Man­hat­tan came first, but a home de­but fast ap­proaches

Iestyn Davies, fast ris­ing star of the opera world, was born in York­shire but moved away. David Den­ton talks to the singer on his re­turn home.

Yorkshire Post - Culture & The Guide - - MUSIC -

“MY fam­ily left York when I was still a child, but when­ever I came close to the city, even when I was just pass­ing through on the train, I had this very strange feel­ing that I had to re­turn to live here,” says Iestyn Davies.

“Then, three years ago, with my ca­reer well es­tab­lished, I did just that.”

For Iestyn Davies, his move north came at a time when he was fast be­com­ing one of the most ex­cit­ing new­com­ers on the in­ter­na­tional opera cir­cuit, en­gage­ments stretch­ing more than three years ahead as ap­pear­ances were sched­uled in pres­ti­gious con­cert halls and opera houses on both sides of the At­lantic.

Com­ing from a pro­fes­sional mu­si­cal fam­ily, he had to spend some time away from York to be ed­u­cated at a board­ing school in Som­er­set where his ap­ti­tude as a singer was soon noted. He be­came a choral scholar in the world fa­mous choir of St John’s Col­lege, Cam­bridge, fol­lowed by years he de­scribes as liv­ing in the “busy world of con­certs, broad­casts, record­ings and tours”.

Na­ture dic­tates that life as a boy tre­ble is lim­ited, but he had the good for­tune of a voice that took some time be­fore adult­hood, al­low­ing him time to pass through tran­si­tion and ad­just to­wards study­ing the to­tally un­re­lated sub­jects of ar­chae­ol­ogy and an­thro­pol­ogy in which he even­tu­ally grad­u­ated from univer­sity.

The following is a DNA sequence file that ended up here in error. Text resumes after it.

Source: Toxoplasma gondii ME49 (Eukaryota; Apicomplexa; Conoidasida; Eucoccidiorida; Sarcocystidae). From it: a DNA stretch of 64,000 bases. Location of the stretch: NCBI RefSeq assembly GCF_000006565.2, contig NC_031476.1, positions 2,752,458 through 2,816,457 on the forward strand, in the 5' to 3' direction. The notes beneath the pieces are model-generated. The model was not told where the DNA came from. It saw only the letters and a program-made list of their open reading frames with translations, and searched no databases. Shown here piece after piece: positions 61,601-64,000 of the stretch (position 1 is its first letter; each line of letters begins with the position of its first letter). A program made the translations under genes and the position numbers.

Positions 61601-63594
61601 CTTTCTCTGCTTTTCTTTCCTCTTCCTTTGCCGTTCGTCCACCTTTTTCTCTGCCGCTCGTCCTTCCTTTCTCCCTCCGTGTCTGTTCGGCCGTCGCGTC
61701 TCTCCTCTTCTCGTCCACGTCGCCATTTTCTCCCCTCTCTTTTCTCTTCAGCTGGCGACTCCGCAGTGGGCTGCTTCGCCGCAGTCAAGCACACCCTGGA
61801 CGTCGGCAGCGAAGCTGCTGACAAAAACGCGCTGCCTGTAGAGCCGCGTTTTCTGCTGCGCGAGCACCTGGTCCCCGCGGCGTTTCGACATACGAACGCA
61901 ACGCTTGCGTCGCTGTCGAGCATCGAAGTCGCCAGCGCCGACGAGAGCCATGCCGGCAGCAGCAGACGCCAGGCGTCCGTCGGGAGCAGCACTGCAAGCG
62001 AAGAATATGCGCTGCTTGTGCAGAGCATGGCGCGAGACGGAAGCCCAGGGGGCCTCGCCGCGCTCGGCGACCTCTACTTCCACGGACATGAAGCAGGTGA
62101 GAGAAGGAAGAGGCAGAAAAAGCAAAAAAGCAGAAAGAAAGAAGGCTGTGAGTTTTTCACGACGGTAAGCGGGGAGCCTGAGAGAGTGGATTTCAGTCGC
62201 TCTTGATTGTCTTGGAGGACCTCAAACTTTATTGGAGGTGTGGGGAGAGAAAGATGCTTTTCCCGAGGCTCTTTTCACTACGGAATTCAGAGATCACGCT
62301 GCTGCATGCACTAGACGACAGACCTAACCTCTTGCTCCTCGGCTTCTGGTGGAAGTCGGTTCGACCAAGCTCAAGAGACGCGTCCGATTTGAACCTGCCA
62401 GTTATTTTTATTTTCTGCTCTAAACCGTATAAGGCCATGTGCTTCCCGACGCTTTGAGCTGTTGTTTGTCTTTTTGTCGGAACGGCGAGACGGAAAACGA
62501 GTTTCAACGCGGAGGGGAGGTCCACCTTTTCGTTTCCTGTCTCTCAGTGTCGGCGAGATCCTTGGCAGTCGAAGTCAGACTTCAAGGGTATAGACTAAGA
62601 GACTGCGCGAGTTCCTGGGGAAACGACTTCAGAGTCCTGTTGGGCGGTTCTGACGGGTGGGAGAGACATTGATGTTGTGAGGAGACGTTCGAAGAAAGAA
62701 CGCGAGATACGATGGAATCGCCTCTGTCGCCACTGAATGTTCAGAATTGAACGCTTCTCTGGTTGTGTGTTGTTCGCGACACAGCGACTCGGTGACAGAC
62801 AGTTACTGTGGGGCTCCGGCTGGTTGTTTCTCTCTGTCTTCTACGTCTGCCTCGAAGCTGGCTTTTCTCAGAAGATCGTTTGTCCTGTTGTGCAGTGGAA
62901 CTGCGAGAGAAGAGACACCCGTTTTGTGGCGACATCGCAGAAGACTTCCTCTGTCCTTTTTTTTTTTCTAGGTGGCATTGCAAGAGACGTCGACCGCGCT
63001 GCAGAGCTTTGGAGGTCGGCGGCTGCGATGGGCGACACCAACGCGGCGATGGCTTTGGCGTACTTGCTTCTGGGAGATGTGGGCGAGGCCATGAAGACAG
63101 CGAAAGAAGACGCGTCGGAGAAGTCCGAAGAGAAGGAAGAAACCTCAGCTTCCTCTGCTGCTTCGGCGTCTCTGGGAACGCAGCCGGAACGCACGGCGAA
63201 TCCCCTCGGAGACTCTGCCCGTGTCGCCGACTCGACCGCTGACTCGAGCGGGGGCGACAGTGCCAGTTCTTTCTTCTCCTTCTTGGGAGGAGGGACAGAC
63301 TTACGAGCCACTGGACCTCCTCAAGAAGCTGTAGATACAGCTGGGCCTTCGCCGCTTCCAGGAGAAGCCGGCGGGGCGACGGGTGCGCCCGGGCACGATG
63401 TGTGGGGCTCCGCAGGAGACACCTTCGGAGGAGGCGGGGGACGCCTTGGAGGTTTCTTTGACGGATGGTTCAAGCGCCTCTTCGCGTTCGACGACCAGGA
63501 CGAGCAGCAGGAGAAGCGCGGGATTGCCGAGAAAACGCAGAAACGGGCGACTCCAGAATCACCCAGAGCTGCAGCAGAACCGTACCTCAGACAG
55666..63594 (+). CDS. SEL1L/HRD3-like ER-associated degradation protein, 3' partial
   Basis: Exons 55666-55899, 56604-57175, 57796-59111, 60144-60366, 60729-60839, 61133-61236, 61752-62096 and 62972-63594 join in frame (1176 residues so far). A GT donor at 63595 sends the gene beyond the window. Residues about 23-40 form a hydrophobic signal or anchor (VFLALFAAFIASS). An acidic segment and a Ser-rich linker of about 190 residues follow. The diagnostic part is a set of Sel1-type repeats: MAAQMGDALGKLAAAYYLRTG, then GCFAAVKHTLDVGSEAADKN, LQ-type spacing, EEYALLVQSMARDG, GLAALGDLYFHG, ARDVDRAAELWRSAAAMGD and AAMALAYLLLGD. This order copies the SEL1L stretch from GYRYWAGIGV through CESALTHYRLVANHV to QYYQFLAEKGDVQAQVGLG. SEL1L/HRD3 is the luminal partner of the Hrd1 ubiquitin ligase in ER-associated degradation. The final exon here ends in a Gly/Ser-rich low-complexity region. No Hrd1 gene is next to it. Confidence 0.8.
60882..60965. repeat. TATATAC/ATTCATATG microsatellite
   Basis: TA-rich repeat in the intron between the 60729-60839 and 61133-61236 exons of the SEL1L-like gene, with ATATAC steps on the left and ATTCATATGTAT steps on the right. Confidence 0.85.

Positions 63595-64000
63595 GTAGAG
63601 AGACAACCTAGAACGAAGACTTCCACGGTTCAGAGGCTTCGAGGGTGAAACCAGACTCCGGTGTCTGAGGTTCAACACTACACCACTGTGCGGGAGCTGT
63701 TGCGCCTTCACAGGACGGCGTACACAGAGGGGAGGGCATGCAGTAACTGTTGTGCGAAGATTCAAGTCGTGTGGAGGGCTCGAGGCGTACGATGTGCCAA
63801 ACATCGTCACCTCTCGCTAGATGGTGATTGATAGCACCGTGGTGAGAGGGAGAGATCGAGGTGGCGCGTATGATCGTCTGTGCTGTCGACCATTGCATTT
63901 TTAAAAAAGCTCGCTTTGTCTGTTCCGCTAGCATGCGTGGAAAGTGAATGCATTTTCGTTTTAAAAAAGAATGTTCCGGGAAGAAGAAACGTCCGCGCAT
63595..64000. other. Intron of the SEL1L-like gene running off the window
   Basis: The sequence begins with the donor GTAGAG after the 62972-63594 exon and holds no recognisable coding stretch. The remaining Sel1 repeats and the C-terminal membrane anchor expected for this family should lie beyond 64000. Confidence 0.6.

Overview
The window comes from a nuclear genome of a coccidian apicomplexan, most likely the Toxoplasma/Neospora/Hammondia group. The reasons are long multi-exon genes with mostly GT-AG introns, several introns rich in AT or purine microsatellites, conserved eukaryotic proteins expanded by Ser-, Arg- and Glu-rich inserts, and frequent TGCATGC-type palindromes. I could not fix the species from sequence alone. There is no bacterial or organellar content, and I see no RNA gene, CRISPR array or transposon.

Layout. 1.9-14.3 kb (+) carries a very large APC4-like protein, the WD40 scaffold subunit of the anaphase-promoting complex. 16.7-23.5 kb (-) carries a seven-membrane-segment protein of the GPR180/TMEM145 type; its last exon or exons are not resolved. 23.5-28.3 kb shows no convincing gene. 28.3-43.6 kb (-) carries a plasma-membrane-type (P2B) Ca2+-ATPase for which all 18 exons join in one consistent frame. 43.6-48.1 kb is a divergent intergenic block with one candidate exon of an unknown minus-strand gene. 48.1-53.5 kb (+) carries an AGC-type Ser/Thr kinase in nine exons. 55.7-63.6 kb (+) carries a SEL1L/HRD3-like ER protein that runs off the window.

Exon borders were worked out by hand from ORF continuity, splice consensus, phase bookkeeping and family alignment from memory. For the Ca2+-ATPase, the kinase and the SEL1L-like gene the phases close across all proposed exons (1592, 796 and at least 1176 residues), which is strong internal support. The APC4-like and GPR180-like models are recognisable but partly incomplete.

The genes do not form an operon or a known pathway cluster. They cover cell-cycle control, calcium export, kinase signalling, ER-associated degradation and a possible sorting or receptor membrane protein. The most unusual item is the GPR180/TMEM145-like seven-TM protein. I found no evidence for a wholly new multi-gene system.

“Singing re­mained the thing I most wanted to do in life. I first tried to be­come a tenor but wasn’t very good, so I moved to the bass range and that was a dis­as­ter. It was only when I was mess­ing about singing falsetto that peo­ple be­gan to take no­tice of me,” he says.

“I was noth­ing un­usual, ev­ery male is born with the abil­ity to sing falsetto, even those with a deep speak­ing voice, but it can only be used in short pe­ri­ods be­fore it be­comes ex­hausted, and you would cer­tainly be un­able to project it into a large the­atre.

“So you have to seek ex­pert tu­ition and un­der­take the rig­or­ous vo­cal train­ing and strength­en­ing of neck mus­cles that con­trol the ac­tion that takes place in the throat. If you add all of that to­gether, your high reg­is­ter is turned into a vi­able counter-tenor.

“Even then you use it with great care as it is very dif­fer­ent

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